Your daughter had a beautiful voice. Is it hard listening to that song?

Willard I made myself listen to it once, just the other day. I saw her on the other side when I heard that.

Where does the title for Paga come from?

Willard I listened to a teaching tape by Jim Goll called “From Prayer to His Presence.” He explained how the Old Testament priests would take incense behind the curtain and burn it as an atonement. This is called “paga” in Hebrew and it means “to make intercession.” When Jesus became our sacrifice, he made the way for our prayers, praises, and worship to become like that incense to the Lord. I wanted this album to draw people to the Lord and take part in that intercession.

I like your cover of “Charity.”

Willard As far as I know, nobody has recorded that song since Jamie Owens Collins recorded it for her first solo album in the ’70s. Which is bizarre, as it’s a great song.

What changes have you seen in the Christian music world since the Jesus movement music in the ’70s?

Willard The ’70s brought a surge of Christian music with Love Song and all the groups from California. It was a great movement of music. But about 20 years ago, I remember Christian radio changing and sounding just like secular radio with DJs trying to act and talk cool, trying to be hip. A lot of the music seemed to lose something. Then, a little more than ten years ago, I saw a revival begin. Very fresh worship and praise music was coming out. Artists like Delirious, Jars of Clay, and Matt Redman were singing about relationships with the Lord again. It was encouraging to see a turn back to simple relationships with Jesus. That’s what everyone loved about early Christian music when people just sang about what Jesus was doing in their lives and they invited others to come along. It’s gotten back to that in much of Christian music.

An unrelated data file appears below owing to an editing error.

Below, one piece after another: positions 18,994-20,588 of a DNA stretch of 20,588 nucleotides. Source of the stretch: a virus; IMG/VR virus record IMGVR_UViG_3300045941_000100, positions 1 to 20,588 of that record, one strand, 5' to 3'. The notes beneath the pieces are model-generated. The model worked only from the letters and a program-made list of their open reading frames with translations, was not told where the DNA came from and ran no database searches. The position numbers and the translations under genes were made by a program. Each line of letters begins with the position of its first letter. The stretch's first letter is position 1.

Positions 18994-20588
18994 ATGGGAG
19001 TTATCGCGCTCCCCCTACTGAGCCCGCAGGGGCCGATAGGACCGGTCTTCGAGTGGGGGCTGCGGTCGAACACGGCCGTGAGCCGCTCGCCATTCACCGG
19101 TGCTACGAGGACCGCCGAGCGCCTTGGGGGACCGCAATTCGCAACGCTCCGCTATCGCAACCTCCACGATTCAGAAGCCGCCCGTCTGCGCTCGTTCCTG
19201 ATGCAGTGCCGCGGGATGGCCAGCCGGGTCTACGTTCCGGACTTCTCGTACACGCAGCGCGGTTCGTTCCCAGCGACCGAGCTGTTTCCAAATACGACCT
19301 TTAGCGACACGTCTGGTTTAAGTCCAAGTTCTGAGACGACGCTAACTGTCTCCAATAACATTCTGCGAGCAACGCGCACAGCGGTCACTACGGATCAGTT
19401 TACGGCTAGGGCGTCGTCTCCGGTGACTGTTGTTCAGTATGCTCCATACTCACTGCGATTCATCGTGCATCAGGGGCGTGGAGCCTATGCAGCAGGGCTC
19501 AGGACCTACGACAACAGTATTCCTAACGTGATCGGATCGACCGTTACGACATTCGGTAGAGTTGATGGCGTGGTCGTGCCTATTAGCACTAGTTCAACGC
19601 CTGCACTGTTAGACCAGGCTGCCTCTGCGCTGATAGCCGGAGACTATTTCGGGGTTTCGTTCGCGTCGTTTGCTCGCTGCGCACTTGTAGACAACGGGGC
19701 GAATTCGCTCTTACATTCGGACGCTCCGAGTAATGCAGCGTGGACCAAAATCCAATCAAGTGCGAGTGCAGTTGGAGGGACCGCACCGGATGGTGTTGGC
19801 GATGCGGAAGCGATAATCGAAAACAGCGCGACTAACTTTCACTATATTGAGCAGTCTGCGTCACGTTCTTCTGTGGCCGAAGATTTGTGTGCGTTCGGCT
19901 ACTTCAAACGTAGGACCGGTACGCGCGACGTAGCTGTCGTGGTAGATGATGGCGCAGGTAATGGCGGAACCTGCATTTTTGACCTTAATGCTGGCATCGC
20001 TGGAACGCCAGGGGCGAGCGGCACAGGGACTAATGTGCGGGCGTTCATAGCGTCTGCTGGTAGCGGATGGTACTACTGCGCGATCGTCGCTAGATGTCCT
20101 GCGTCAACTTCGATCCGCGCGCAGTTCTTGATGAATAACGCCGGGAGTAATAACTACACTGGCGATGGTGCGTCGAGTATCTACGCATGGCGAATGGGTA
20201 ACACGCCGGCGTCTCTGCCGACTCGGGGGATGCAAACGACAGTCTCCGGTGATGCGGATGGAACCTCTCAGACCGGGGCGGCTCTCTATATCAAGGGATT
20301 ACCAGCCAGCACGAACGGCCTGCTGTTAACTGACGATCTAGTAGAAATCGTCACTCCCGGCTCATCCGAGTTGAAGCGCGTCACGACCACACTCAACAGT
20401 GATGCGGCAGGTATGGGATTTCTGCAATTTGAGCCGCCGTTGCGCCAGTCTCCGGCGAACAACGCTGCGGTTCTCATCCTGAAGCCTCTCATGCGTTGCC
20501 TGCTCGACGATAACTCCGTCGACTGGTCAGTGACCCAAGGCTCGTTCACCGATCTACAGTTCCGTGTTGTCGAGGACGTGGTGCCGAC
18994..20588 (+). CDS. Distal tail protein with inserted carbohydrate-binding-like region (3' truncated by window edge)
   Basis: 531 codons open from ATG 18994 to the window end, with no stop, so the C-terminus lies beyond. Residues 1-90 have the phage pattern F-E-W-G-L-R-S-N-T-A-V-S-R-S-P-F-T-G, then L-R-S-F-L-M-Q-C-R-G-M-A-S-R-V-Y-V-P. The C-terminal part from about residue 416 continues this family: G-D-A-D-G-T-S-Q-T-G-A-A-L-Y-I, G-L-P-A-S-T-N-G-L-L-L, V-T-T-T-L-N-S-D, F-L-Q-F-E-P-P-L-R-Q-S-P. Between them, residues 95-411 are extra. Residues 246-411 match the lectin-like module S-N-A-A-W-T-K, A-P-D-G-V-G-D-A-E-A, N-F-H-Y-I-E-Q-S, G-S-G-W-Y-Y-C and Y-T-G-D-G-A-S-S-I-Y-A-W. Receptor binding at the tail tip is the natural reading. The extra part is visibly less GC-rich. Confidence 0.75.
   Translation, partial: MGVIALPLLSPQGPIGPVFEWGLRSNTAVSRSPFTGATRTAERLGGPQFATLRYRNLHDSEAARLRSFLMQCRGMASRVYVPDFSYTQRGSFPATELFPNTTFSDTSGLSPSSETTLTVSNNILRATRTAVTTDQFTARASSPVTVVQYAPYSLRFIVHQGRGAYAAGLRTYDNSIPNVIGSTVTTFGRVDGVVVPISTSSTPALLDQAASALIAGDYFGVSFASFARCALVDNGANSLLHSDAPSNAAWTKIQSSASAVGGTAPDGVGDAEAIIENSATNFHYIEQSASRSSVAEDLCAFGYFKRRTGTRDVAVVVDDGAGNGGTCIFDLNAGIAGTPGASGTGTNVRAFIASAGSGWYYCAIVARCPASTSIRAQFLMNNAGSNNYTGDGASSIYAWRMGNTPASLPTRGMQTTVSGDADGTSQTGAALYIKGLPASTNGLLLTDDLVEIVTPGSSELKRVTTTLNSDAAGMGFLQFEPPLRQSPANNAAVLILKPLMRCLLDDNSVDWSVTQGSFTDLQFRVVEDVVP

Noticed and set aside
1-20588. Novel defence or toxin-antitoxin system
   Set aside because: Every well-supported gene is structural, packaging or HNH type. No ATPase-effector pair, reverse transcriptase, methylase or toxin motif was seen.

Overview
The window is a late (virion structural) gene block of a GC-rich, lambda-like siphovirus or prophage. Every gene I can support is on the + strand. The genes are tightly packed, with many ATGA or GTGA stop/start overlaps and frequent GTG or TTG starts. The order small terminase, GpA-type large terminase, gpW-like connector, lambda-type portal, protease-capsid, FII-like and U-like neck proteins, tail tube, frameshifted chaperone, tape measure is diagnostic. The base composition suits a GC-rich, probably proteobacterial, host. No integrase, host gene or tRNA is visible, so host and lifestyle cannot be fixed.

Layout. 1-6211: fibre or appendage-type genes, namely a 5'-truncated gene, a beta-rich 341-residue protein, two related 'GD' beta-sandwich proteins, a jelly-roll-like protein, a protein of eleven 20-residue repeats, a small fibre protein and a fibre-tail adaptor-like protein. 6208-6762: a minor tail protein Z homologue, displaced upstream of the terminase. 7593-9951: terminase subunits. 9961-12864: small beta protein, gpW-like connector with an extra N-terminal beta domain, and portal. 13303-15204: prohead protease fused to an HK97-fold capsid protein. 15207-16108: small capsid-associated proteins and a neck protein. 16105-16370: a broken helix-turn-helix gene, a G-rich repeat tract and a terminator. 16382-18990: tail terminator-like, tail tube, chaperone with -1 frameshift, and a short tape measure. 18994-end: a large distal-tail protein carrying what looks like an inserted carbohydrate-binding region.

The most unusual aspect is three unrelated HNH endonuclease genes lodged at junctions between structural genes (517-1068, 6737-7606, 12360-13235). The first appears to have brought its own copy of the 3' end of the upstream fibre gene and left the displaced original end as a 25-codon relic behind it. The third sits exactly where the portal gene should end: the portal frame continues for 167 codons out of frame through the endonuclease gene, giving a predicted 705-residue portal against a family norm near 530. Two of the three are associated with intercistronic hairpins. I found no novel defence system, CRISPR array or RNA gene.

For more information about Kelly, her music, or concerts:  http://www.kellywillard.com/index.html

 

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“Fool’s Wisdom”–Malcolm & Alwyn, [1973]

Alwyn Wall, Jano Wall and Tom Hooper at Calvary Chapel Melbourne, Florida, playing “Fool’s Wisdom.”

Malcolm and Alwyn were a popular British gospel beat music group in the 1970s. They played Beatles-influenced rock music with lyrics reflecting their conversion to Christianity. The duo was composed of Malcolm Wild and Alwyn Wall, who had been performing together in a band called “The Zodiacs” prior to their conversion.

Malcolm and Alwyn recorded two albums in the early ’70s before they disbanded in 1976, and a live reunion album in 1981 before again parting ways. The live album was recorded on January 24, 1981 at Calvary Chapel, Costa Mesa, California.

They recorded “Fool’s Wisdom” in 1973.  It is a simple, spiritual song.  It identifies and expresses the heart of the early “Jesus Movement.”  My personal thinking is that is, the simplicity of lyrics and performance was a blessing.  When I first listened to “Fool’s Wisdom” back in 1976, I was astounded.  Not for its flair, or pyrotechnics, but for its core simplicity.

Fool’s Wisdom Lyrics

Got myself some wisdom from a leather-backed book
Got myself a Saviour when I took a second look
Opened up the pages and what did I find?
A black and white portrait of a King who’s a friend of mine
Funny how when you think you’re right
Everybody else must be wrong
Till someone with Fool’s Wisdom somehow comes along
His voice was strange and the words He said
I didn’t quite understand
Yet I know that he was speaking right
By the leather-backed book in his hand
Hey, hey, what a day!… Fool’s Wisdom
Got myself some wisdom from a leather-backed book
Got myself a Saviour when I took a second look

 

“The message of the cross is foolish to those who are headed for destruction! But we who are being saved know it is the very power of God.”

1 Corinthians 1:18, NLT

Some of this was edited from Wikipedia.  http://en.wikipedia.org/wiki/Malcolm_and_Alwyn and

http://robertigno-christianblogspotcom.blogspot.com/2008/10/malcolm-and-alwyn-fools-wisdom-1973.html